Canada’s St. Francis Xavier University in Nova Scotia, is the latest victim of cryptojacking, while this normally a tool for hackers to take over networks and encrypt private data to extort cryptocurrency for the release of the files, this case involved the subversion of the system to use the networks processing power to mine for cryptos. The institution was undermined by the cryptocurrency mining malware which forced a shutdown of its entire network. The malevolent software took nearly a week for the network admins to discover the source.
According to local media outlet, Globalnews.ca the cyberattack commenced on November 1, 2018, where St. Francis Xavier University expansive network infrastructure was utilized for illicitly mining an undisclosed cryptocurrency. The university pulled the entire network offline after the discovery of the security breach. While disabling the malware this also led to the halting of its online services and functions. The university’s course system, cloud storage, email services, debit transactions, and Wi-Fi were all disabled during the investigation.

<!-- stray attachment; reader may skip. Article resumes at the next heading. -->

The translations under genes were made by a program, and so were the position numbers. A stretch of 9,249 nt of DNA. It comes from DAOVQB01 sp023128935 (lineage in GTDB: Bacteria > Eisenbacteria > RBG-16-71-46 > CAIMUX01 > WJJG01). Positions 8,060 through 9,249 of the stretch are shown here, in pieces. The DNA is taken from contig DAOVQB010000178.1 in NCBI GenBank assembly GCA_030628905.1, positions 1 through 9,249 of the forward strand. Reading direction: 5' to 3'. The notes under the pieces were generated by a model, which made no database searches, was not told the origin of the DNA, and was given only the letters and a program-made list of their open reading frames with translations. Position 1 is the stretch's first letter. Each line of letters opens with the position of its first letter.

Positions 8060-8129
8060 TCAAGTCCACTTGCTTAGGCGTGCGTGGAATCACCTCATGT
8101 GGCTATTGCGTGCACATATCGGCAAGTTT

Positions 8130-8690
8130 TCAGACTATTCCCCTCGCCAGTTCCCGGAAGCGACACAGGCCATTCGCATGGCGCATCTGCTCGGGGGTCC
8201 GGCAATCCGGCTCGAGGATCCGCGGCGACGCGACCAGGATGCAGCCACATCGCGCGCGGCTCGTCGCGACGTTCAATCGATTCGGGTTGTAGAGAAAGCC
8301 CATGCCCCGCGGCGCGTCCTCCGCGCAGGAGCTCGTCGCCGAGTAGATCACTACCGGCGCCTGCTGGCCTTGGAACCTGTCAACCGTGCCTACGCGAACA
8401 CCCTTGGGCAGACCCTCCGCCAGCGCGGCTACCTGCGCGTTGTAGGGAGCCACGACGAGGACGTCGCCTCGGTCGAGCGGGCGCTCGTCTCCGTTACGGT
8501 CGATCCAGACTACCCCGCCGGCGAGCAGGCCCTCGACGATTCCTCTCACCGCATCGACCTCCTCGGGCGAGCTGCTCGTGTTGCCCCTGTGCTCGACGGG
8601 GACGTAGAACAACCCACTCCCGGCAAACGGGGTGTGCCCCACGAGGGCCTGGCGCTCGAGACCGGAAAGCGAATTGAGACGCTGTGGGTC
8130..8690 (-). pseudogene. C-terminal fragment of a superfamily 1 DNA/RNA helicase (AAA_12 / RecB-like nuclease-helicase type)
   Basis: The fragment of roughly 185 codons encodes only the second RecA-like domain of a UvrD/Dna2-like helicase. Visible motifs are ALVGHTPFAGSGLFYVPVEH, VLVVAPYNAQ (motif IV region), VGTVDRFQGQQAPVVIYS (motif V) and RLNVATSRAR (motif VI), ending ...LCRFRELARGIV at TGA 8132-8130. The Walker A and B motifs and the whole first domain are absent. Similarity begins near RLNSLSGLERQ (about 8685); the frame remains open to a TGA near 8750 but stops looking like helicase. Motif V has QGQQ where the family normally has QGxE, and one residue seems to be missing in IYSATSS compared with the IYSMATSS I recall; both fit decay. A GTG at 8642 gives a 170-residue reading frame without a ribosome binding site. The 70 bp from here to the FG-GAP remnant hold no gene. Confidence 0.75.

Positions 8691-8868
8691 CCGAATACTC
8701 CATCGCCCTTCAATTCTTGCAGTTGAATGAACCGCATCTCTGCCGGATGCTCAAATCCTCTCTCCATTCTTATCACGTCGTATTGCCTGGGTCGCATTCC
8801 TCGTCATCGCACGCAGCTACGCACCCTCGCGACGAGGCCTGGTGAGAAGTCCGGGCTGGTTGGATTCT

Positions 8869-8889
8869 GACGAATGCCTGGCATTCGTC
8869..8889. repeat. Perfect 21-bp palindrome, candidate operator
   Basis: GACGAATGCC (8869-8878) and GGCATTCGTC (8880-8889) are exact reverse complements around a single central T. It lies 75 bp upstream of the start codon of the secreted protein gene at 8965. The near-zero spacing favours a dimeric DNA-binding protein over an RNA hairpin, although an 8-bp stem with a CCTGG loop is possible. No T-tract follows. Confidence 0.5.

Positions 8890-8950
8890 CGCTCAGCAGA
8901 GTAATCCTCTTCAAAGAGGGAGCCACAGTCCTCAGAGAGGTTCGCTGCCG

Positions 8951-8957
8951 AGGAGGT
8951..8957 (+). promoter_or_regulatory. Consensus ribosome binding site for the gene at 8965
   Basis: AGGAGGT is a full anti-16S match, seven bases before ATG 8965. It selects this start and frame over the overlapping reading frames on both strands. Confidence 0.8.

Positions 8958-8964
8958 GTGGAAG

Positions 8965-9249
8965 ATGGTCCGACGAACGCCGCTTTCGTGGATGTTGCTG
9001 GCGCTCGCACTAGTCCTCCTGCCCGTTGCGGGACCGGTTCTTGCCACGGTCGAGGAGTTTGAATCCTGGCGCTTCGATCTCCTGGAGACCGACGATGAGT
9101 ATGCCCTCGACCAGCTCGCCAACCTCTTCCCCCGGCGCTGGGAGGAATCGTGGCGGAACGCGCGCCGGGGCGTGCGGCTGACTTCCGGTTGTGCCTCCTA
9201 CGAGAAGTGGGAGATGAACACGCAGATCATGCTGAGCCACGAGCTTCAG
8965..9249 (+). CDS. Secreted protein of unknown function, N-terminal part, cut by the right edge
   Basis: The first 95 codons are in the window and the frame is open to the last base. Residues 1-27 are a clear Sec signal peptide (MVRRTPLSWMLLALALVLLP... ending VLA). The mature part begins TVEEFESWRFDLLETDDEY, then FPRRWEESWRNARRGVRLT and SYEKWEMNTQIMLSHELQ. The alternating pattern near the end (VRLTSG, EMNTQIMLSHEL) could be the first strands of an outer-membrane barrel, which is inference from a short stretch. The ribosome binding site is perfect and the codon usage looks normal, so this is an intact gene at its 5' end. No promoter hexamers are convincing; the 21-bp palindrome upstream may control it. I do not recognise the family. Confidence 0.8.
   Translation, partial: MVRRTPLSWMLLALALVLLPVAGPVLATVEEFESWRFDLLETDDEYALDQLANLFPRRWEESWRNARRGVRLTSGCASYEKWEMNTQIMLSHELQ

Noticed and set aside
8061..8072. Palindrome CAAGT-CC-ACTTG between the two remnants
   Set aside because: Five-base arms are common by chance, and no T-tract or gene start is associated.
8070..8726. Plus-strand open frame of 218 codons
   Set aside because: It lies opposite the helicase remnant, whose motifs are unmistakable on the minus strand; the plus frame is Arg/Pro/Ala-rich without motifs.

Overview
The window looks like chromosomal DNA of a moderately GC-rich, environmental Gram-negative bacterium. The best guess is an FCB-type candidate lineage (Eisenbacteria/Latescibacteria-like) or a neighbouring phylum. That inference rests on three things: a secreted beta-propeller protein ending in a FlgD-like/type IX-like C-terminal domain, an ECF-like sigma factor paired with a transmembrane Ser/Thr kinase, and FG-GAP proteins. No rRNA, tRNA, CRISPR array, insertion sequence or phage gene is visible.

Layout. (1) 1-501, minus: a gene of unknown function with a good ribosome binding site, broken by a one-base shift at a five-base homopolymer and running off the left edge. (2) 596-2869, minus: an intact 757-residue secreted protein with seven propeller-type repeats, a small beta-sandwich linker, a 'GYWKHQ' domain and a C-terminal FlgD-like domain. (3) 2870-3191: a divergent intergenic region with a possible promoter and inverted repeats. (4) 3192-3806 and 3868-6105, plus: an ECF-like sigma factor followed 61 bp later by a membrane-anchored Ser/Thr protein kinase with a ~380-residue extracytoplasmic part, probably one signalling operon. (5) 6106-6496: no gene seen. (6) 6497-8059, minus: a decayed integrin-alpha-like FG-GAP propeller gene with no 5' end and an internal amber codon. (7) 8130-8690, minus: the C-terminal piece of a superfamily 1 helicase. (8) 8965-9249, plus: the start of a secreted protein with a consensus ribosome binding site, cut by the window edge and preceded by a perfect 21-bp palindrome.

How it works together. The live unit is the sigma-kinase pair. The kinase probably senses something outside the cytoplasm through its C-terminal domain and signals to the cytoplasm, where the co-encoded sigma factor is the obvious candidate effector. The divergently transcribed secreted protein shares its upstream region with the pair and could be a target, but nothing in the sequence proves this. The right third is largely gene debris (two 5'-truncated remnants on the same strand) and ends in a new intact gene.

As opposed to the standard practice of holding files hostage, the university issued a statement that all personal or sensitive data are still secure despite the malware attack. This did not stop the institutions IT department from disabling the network as a security measure as they attempted to remedy the situation.
The statement reads in part:
“On Thursday, ITS, in consultation with security specialists, purposefully disabled all network systems in response to what we learned to be to be an automated attack on our systems known as ‘cryptocoin mining.’ The malicious software attempted to utilize StFX’s collective computing power in order to create or discover bitcoin for monetary gain.”
Assuring the university community that services will be restored in a staggered manner, the statement also instructed everyone at the university to reset their university account passwords.